Band Plans and Frequency Allocations

Discussion in 'On-Air Operations - Q&A' started by K1IGS, Feb 28, 2018.

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  1. K1IGS

    K1IGS Ham Member QRZ Page

    So, I was listening around on 20 meters today and while on 14.235 I heard a guy calling CQ. He was very quickly scolded for not operating within the band plan.

    One person said he was in the SSTV which ran from .230 to .236

    Another person said .235 was AM ONLY.

    Being new and wanting to abide by proper frequency usage I have the 20 meter band plan posted on my wall.. this one:

    It's the only one I know of - is there somewhere else I should be looking? I certainly don't see any reference to what the two gentlemen were so twisted up about.. only that 14.230 was marked "SSTV".

  2. SM0XHJ

    SM0XHJ Ham Member QRZ Page

    Have a look at:

    Now in most countries all these band plans have no legal meaning (but the FCC rules does in the US, so have a look at them) but are more gentleman agreements.
    There are good reasons for these band plans. Some modes does not mix well. Especially some digital modes (and to some extent SSTV) can sound just like noise and be mistaken as such by someone operating SSB or AM. An station calling CQ using SSB, for example, in a narrowband digital segment can easily interrupt 10-20 QSO's simultaneously :-(
    And yes, approximately 14.227 - 14.336 is often heavily used for SSTV, so may be considered inappropriate (but not illegal) to call CQ on SSB or AM there. (Calling CQ there while there are SSTV transmissions already in progress even more so of course, just as it would be to start transmitting SSTV there if there already is a SSB QSO in progress.)
    Last edited: Feb 28, 2018
  3. K1IGS

    K1IGS Ham Member QRZ Page

    Fantastic! I've Googled the heck out of this and all I've come up with is the ARRL site I posted above, and variations of that.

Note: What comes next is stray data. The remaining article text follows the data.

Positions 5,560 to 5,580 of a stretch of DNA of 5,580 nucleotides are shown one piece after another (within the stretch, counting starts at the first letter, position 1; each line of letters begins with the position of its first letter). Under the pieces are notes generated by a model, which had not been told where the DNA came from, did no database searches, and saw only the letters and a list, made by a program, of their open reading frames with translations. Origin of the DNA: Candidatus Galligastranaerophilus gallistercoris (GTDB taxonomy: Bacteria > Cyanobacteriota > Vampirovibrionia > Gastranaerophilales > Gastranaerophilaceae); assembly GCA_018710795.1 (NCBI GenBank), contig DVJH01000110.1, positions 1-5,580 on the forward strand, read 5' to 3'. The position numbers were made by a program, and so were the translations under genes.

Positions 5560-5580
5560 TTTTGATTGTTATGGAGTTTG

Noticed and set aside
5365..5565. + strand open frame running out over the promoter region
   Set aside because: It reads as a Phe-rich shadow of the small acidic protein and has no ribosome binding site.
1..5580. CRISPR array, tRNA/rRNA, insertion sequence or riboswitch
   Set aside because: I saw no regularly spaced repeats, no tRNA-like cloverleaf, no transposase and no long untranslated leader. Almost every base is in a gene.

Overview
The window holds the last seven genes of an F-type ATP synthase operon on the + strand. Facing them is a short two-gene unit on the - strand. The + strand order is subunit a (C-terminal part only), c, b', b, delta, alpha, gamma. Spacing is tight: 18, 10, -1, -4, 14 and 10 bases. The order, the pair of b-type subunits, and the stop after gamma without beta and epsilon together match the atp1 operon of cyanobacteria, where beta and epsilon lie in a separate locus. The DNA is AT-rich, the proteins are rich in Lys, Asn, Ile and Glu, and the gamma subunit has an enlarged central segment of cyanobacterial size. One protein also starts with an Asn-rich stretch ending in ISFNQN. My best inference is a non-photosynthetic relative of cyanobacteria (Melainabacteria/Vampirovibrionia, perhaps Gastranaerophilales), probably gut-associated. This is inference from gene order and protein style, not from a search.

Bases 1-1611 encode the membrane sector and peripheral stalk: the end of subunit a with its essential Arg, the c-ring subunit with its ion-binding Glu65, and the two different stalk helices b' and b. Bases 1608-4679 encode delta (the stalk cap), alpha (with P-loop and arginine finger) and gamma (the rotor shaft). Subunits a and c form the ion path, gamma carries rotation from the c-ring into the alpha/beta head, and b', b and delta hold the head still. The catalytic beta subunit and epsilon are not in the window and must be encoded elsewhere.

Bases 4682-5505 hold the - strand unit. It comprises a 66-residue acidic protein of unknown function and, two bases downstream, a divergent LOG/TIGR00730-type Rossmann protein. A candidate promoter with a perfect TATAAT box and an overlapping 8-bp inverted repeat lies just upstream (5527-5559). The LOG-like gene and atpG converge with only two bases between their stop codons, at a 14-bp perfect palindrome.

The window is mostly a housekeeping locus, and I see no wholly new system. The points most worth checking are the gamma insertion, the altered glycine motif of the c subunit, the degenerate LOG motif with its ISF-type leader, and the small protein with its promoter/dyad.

Thanks for that!
  4. VE7PJR

    VE7PJR Ham Member QRZ Page

    As a US ham I'm pretty comfortable with the FCC's "you get to play here; he gets to play over there" approach to band plans. Makes sense to me -- if you're not going to enforce it, why have it?

    But I'm told it's much more advisory here in Canada. That may or may not be true; I haven't asked formally. But the fact is that you'll find me in the CW portions of the bands I'm allowed to use in Canada as the holder of an Advanced with Honours licence.

    The Radio Amateurs of Canada bandplans can be found at -- go to the "Operating" tab and then click on "Bandplans." I keep them posted by the key.


    Chuck VE7PJR
    AG5MZ likes this.
  5. KA0HCP

    KA0HCP XML Subscriber QRZ Page

    14.230 is the suggested frequency for SSTV. 14.235 is the unofficial "spillover" frequency when things get busy. I wouldn't bite the fellows head off for calling CQ on .235 However I would personally tend to avoid it if possible.
    KW6LA and N2SUB like this.
  6. K2CQW

    K2CQW Ham Member QRZ Page

    Best practice, listen first. Otherwise, ditch these spectrum hogs & go digital. The electrons you save will thank you for it.
  7. ND6M

    ND6M Ham Member QRZ Page

    Actually, narrow band analog SSTV is only 500 Hz wide
  8. K2CQW

    K2CQW Ham Member QRZ Page

    ya learn somethin' new every day. thanks & 73
  9. N2SUB

    N2SUB Premium Subscriber QRZ Page

    After reading your post, I did a little searching and found this:

    It is for the "considerate operator", although to be honest, I can't keep these things straight. As it says, it's certainly best practice to listen for a clear frequency before transmitting, and nobody "owns" a frequency.
    K1IGS likes this.
  10. N8AFT

    N8AFT Ham Member QRZ Page

    It would be nice tho if the digi guys would please refrain from operating on 3560kHz and 7060 QRP windows.
    NK8I and KW6LA like this.

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